Urban to Launch Bridal Concept

Discussion
Mar 08, 2010
Tom Ryan

By Tom Ryan

Urban Outfitters Inc.
announced plans to launch a new concept focused on the $60 billion wedding
industry. According to the company’s research, the average wedding costs
$45,000, with the bride alone spending $4,500 on clothing and accessories.

The idea for creating
a brand aimed at weddings grew out of the company’s existing business,
which frequently catered to brides and their entourages. An online site
will be launched for the as-yet-unnamed business by Valentine’s Day, with
a store to open later.

“We think this is going
to be a meaningful business,” Glen Senk, chief executive officer, told
analysts on a conference call announcing fourth-quarter results. “Anybody
we talk to about this goes, ‘Wow, that’s exciting,'” he said.

The wedding concept will
sell heirloom gowns that cost between $1,000 to $5,000. A design team from
Anthropologie as well as guest designers will create the gowns. Mr. Senk
also plans to offer bridesmaids’ dresses, jewelry, shoes, accessories and
invitations.

“We want to offer a community
for brides,” he said. “Travel services, wedding planning and flowers are
things we could potentially offer. We’re trying not to be just about selling
products. We want to help the bride plan the wedding.”

Success with the bridal
business will be part of a long-term strategy of growing by creating six
to eight "meaningful" brands. The company is well known for limiting stores
for its Urban Outfitter and Anthropologie chains to support demand. The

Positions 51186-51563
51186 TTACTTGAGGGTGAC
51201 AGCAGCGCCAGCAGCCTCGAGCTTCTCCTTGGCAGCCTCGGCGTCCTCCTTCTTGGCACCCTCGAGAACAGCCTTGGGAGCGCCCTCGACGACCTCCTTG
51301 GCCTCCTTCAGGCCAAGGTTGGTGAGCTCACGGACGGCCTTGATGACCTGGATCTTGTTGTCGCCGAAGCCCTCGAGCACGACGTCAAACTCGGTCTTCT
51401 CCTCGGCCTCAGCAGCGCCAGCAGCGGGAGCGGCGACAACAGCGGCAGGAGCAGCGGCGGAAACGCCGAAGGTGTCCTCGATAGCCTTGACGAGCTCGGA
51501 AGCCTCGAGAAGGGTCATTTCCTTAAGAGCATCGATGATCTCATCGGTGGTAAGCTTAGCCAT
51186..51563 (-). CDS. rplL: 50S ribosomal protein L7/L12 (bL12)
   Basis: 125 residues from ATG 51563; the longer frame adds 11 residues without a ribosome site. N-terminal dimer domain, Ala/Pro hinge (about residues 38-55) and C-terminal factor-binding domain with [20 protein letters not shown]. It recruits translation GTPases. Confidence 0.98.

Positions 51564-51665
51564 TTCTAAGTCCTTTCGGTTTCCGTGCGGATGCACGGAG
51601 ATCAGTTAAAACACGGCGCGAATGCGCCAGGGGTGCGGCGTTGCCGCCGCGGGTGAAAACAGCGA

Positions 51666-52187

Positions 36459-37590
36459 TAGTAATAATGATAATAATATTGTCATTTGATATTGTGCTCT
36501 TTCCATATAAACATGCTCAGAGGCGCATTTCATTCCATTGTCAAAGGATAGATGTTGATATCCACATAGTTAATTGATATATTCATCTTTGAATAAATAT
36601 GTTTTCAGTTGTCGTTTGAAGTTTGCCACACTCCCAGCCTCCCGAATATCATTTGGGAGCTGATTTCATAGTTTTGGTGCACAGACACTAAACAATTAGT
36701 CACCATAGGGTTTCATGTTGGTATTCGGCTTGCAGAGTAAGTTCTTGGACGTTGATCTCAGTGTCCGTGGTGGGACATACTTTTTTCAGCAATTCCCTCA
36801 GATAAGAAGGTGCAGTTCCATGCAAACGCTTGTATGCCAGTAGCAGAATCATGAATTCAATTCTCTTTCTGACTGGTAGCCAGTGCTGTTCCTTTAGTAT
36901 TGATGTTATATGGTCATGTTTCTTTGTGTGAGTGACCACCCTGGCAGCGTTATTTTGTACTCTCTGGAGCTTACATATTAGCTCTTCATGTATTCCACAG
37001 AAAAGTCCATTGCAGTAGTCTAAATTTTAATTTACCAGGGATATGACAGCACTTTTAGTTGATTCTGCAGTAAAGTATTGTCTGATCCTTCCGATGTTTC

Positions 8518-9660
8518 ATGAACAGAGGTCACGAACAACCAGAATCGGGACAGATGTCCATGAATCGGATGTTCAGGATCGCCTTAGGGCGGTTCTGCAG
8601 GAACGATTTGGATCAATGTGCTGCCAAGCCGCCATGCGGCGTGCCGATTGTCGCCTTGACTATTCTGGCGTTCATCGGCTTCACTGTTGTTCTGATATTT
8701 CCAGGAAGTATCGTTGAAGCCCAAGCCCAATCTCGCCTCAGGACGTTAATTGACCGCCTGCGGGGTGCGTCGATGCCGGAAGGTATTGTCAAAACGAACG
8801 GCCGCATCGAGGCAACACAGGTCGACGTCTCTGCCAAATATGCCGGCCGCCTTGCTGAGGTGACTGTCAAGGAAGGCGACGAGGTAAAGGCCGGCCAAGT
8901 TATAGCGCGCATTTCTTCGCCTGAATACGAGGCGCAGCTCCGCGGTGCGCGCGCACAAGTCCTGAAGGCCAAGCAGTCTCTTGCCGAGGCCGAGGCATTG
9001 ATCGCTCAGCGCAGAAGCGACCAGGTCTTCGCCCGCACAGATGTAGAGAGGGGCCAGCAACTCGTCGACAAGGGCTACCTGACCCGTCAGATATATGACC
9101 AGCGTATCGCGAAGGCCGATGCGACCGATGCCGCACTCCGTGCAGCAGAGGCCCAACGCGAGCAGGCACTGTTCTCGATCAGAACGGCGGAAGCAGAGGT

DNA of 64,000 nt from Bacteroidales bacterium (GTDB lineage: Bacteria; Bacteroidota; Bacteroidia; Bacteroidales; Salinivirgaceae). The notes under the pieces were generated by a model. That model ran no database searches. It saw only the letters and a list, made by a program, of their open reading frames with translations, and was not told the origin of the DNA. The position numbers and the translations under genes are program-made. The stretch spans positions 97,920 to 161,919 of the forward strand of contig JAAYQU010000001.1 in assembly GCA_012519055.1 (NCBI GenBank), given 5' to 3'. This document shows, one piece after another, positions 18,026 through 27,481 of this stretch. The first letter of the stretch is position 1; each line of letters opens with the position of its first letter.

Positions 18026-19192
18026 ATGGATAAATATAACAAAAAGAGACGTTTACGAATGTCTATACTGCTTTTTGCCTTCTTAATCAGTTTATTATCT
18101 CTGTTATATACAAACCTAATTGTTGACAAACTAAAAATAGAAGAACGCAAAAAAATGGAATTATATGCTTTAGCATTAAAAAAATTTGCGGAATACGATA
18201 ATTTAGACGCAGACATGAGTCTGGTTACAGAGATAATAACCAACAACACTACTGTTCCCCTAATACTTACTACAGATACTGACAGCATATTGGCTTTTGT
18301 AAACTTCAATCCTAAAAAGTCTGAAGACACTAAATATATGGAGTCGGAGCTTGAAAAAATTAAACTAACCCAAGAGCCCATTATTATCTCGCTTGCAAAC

company also operates the Free People stores and wholesale business, a
Terrain garden center in Glen Mills, and the Leifsdottir wholesale line
that will also be soon opening its first store in New York City.

The company is expanding
its European presence and is laying the groundwork to move into the Far
East in 2012 or 2013. Mr. Senk said he envisioned international sales eventually
amounting to 25 percent to 35 percent of the company’s business.

J. Crew has also been
moving aggressively into the wedding business over the last year. Net-A-Porter,
the online luxury site, also launched a wedding boutique in February.

Discussion
Questions: What do you think about Urban Outfitter’s testing of a bridal
concept? Is a specialty store such as Urban Outfitter’s well suited
to pursue the opportunity? Are the current and emerging generation
of brides looking for a different retail experience?

Please practice The RetailWire Golden Rule when submitting your comments.

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15 Comments on "Urban to Launch Bridal Concept"


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Joel Warady
Guest
Joel Warady
11 years 1 month ago